Between 2008 and 2019, Valenciaport’s activity has grown by 42%, while CO2 emissions per tonne managed have been reduced by 30%
The Port Authority of Valencia (PAV) celebrates and shares the progress of its decarbonisation strategy with all port companies, and reaffirms its objective “Valenciaport 2030, zero emissions
The carbon footprint study is carried out by the Universitat Politécnica de València and audited by the firm Lloyd’s
València, April 12th, 2021.- From 2008 to 2019, the carbon footprint of the Port of València has been reduced by 30%, from 3.19 to 2.23 kg of CO2 per tonne handled. In the same period, the activity of Valenciaport grew by 42%, from 52 million tonnes handled in 2008 to 74 million tonnes at the close of the 2019 financial year. These figures position Valenciaport as an international benchmark in port developments and strategies for decarbonisation by showing with facts and figures that the growth of economic activity is not incompatible with the reduction of CO2. Eco-efficiency in Valenciaport is a reality, while at the same time reflecting highly positive results of the port community’s commitment to sustainable growth.
The study of Valenciaport’s carbon footprint has been carried out by the Universitat Politécnica de València since 2008. The data are verified by the international auditors Lloyd’s of London in accordance with the 14064 standard. These studies to measure the carbon footprint of the port community as a whole are also carried out by the ports of Rotterdam, Antwerp and Civitavecchia.
The fight against climate change and the reduction of CO2 emissions and other polluting particles is an essential priority for the Port Authority of Valencia (PAV). In this context, work is being done to make the reduction of the impact of port activities on the environment compatible with the growth of commercial activity. And this commitment is materialised with specific projects to achieve the Valenciaport 2030 objective, zero emissions, two decades ahead of the objectives that Spain, Europe and international organisations have projected for 2050.
The carbon footprint is an environmental indicator that aims to reflect the total greenhouse gases (GHG) emitted by direct or indirect effect of an individual or institution. In the case of the PAV, the carbon footprint is measured considering all the activity that takes place in the Port of València. Consequently, Valenciaport positions itself in the front line against climate change and emergency through the implementation of sustainability actions, with a committed plan for the benefit of society, the economy and future generations.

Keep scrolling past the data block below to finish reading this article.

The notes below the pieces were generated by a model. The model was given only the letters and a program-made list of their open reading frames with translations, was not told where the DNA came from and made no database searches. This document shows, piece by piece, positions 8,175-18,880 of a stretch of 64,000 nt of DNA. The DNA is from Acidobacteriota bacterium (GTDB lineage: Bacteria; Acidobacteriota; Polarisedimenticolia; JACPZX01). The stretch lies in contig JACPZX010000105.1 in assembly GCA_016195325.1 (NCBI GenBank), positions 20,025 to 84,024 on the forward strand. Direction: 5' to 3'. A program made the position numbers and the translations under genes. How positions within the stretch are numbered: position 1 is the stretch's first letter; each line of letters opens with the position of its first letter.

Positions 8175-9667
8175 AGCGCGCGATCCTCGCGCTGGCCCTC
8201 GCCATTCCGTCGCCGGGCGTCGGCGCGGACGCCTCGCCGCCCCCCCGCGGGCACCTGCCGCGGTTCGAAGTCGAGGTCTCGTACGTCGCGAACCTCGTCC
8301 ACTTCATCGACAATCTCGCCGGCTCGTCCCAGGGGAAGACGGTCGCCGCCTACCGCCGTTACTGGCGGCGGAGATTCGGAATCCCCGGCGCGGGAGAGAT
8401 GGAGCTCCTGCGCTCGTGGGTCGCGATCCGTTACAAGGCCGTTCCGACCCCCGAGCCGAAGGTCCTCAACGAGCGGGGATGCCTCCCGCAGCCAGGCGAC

PAV strategy towards zero emissions
The PAV’s Strategy towards zero emissions in 2030 is based on a clear commitment to align with the European Green Deal, highlighting the need to reduce GHG emissions. Therefore, the main objectives of this Strategy are: to promote decarbonisation, incorporate the circular economy and promote digital transformation in the ports it manages.
To achieve these objectives, the following will be promoted:
- Employment, knowledge and research, boosting the growing demand for employment in the logistics and distribution sector and configuring the project as an engine for attracting talent, knowledge, research and innovation.
- Territorial cohesion through projects that will promote the integration of the port with transport networks, including the rail network.
- Attention to people and social inclusion, through actions aimed at increasing industrial and occupational safety and security within the port.
- Regional governance and efficient administration, allowing the sharing of information in real time with all the administrations involved in port activities.
In this line, it is worth highlighting projects such as the one already underway in Valenciaport, such as the construction of the electrical substation of the Port of Valencia, which will allow the connection to the electrical network of the ships berthed in the port, with the consequent reduction of CO2 emissions. Other examples include: feasibility studies for the installation of a wind farm; the construction and improvement of railway connections; the implementation of photovoltaic solar energy; the replacement of the PAV’s fleet of vehicles with hybrid and electric vehicles; and the replacement of lighting in the port areas, among other initiatives.
Also, and within the framework of this Strategy, it is worth highlighting public-private collaboration initiatives such as the one developed together with Baleària for the use of cleaner fuels such as LNG or the H2PORTS project through which three hydrogen pilots are being developed: a supply station in the Port of València, a tractor unit for ro-ro operations and a Reach Stacker machine like those that operate in the terminals.
On the other hand, reference should be made to projects such as GREEN C PORTS, whose aim is to reduce the environmental impact of port operations in cities and to control emissions in the main European ports. In fact, within the framework of this initiative, the APV has installed two new environmental control booths that will analyse air quality, noise in port facilities and weather conditions in real time. Progress is also being made with the LOOP-Ports project, which promotes the circular economy as a future commitment to the sustainability of ports.